Sangakkara hit an unbeaten 117 as the 1996 champions thrashed England by nine wickets in Wellington, following up on his 105 not out against Bangladesh.

It was Sangakkara's 24th century in 402 one-day internationals and Thirimanne said the vastly experienced
37-year-old was a steadying influence on the team.

Asked where Sangakkara, who is playing in his final World Cup, ranked in the pantheon of greats, Thirimanne said he was right at the top.

"At the current moment I think he's number one," he said. "I mean, he is batting really well. "Not only is he rotating the strike, but hitting the boundaries as well. So it is very helpful for the team."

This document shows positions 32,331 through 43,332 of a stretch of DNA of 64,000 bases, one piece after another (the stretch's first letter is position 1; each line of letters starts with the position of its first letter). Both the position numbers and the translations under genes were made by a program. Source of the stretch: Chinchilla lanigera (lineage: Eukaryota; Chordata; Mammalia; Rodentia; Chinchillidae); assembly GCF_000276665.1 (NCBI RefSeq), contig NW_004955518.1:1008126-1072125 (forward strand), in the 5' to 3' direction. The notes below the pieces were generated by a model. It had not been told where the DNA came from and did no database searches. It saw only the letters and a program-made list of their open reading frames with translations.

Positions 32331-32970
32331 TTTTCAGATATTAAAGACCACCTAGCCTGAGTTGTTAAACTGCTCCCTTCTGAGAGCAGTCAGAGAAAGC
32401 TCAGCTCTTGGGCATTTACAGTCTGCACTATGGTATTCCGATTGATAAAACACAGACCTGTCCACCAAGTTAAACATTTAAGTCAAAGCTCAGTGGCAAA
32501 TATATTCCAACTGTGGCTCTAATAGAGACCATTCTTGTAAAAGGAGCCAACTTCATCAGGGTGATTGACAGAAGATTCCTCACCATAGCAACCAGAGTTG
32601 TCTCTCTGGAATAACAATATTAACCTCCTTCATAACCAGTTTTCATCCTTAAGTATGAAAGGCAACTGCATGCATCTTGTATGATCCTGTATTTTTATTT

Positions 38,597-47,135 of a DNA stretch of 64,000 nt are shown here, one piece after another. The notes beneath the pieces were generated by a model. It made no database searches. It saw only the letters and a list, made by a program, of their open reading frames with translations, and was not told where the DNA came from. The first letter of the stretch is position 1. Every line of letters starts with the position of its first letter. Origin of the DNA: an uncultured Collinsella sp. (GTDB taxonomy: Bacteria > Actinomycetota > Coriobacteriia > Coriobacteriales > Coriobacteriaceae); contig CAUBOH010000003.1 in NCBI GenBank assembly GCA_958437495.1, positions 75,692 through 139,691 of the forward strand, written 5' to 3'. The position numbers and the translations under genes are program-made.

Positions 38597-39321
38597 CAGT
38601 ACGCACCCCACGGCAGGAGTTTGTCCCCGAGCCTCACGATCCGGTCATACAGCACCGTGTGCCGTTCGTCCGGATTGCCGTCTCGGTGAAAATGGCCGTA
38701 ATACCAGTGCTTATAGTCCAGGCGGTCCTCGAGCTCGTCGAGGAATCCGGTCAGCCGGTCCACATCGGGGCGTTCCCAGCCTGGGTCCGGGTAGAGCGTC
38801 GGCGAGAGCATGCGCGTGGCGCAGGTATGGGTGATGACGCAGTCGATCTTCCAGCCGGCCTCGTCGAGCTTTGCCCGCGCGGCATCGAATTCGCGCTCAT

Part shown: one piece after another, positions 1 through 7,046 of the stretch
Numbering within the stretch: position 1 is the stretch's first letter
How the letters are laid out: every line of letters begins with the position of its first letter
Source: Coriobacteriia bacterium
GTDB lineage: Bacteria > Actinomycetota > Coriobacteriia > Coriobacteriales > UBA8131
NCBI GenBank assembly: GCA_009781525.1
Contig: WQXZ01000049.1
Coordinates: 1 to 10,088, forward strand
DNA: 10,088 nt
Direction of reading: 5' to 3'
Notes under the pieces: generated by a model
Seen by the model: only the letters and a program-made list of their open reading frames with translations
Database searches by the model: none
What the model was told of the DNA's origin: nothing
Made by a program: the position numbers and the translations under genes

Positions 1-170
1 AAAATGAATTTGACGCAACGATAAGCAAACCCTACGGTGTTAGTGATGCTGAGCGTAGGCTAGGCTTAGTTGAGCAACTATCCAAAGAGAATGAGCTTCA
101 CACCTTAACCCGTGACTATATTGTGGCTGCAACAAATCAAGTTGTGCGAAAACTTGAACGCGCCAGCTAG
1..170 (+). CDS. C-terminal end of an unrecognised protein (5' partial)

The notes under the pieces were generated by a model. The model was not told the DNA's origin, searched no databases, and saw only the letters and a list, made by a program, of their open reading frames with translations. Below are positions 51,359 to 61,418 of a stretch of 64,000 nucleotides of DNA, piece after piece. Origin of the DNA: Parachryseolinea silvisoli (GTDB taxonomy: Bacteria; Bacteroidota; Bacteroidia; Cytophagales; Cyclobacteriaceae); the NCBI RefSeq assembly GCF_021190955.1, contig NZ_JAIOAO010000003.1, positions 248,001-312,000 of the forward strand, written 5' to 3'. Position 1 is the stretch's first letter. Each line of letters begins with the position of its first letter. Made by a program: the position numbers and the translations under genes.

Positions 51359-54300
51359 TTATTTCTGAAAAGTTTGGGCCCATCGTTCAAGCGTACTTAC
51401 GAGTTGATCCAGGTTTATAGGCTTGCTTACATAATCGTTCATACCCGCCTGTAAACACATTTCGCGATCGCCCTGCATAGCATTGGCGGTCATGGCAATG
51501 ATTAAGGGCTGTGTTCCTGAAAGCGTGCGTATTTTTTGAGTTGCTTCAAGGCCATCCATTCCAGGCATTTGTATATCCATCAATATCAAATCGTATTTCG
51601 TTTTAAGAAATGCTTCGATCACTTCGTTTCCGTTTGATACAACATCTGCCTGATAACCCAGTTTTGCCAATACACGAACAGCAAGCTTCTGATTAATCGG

Thirimanne himself made an unbeaten 139 against England and said he was thrilled to carry his bat after only being promoted to open in the lead-up to the tournament.

He also has two half centuries at the tournament, while Sri Lanka's potent batting line up includes another two World Cup centurions in Tillakaratne Dilshan and Mahela Jayawardene.

But Thirimanne said Sri Lanka, finalists at the last tow World Cups, could not rely on batting alone and had to improve other aspects of their game.

"Our fielding wasn't good... in this tournament you can't do it only batting and survive. "You have to field, you have to bowl really well. So we have to improve on that side."

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